21 Charlie featured in story about celebrity (5)
ECLAT — TAL(C)E<=“about”
24 The man’s casual greetings (3)
HIS — “Hi”s

28 comments on “Sunday Times Cryptic 4985, by Dean Mayer — Our plastic, 19 language”

  1. 4D is about football rather than cricket. Some cup competitions, especially international ones, have rounds with two games (or “legs”), one at each team’s home ground, and “aggregate” describes the combined score.
  2. 20a doesn’t quite parse for me. Jerk is a noun and silly an adjective, or am I being silly?
    I didn’t know Lancing was a school, or a system of schools, but it fitted so well that it went in.
    1. Tim Rice, the lyricist, went to Lancing School (in Sussex). Not sure if that’s where he met Andrew Lloyd Webber.
      1. No Martin, they met afterwards when LW was briefly at Oxford. He went to Westminster before that and is/was younger than Rice.
  3. …so a good test from ‘Anax’ for me.
    Thanks, Guy, for TEARJERKER but I still have my doubts about ‘jerk’ = silly.
    Similarly thanks to you and to Peter for AGGREGATE. I know the principle that Peter explained but I overthought the clue.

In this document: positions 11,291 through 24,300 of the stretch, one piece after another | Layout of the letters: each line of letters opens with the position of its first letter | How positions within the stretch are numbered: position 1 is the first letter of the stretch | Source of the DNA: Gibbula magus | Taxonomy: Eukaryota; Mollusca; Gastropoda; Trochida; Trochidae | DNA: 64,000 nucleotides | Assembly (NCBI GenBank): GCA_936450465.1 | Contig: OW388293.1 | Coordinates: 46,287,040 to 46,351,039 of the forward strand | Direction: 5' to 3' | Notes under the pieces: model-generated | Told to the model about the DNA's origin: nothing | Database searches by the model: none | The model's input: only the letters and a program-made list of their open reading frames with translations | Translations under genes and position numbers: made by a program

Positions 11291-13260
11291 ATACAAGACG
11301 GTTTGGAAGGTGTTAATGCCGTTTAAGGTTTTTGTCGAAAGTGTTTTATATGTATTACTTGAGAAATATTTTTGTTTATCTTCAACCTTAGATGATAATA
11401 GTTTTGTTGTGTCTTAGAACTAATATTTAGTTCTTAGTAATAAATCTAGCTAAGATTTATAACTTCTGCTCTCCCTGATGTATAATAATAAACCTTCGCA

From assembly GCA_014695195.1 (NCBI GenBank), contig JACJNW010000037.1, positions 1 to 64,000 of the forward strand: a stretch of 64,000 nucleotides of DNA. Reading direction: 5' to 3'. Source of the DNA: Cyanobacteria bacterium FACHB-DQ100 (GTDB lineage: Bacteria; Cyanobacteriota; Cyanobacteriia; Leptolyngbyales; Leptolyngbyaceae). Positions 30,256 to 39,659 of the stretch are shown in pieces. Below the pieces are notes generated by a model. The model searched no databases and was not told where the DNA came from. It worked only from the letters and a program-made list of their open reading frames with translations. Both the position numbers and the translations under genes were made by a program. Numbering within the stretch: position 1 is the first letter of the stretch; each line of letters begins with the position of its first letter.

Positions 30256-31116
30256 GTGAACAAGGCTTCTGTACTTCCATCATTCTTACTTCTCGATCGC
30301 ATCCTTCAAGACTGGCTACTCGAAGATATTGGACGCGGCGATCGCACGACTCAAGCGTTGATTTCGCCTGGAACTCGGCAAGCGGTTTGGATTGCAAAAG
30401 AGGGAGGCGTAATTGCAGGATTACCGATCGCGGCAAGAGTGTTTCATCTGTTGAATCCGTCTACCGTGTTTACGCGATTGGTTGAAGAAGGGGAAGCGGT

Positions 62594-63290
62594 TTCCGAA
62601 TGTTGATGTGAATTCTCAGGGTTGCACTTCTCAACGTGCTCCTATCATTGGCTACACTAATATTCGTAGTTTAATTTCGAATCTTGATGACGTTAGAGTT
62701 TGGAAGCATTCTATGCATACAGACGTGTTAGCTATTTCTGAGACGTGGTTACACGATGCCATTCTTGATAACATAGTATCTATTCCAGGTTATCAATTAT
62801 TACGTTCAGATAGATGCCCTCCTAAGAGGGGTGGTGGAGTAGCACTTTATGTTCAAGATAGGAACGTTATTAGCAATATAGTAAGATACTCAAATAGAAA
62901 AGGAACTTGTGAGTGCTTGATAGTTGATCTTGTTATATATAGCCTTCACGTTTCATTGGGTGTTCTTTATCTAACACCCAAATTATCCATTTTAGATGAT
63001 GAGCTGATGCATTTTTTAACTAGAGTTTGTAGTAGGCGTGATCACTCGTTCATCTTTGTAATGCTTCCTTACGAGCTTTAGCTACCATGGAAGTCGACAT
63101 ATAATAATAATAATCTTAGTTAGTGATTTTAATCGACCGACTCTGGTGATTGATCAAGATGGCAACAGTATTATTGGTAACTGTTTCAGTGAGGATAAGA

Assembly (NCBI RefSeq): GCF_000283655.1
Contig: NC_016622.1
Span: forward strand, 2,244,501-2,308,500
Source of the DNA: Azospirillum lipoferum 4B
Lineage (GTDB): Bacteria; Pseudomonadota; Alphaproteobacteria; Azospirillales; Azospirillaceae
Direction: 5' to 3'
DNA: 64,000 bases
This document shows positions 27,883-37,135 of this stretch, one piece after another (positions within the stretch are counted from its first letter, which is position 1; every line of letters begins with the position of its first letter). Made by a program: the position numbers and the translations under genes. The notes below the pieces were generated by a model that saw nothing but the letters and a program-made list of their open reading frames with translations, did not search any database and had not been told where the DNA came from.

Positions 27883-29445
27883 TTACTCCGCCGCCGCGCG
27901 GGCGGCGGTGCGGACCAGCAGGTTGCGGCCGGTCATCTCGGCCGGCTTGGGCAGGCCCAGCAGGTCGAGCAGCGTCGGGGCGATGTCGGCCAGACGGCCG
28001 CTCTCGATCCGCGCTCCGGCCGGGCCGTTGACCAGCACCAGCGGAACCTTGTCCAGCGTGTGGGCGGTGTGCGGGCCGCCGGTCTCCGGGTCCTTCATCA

If I had forgotten that Sunday is when live people walk the earth, LISSOME reminded me.
    NHO LOCUS STANDI but I agree with your point, Guy, about Texas.
    COD: MORNING SICKNESS. A very succinct Dean clue.
    23ac: ACHILLES TENDON was a good clue but is CHILLEST really a word?
    Mentioned in Despatches: MASTHEAD (well hidden) and EPISTOLARY.
    1. Re END: Thanks for the close reading; blog emended.

      Edited at 2021-12-19 02:56 am (UTC)

  4. DNK LANCING, but assumed it must be some sort of school. Barely knew of MOSS (dnk her given name), but luckily didn’t need to. I was rather surprised that I was able to recall GALTIERI; he’ll be a lot more familiar to UK solvers, of course.
    1. Yes, Lancing is a Public School in Sussex. An acquaintance of mine went there, as did Sir Tim Rice.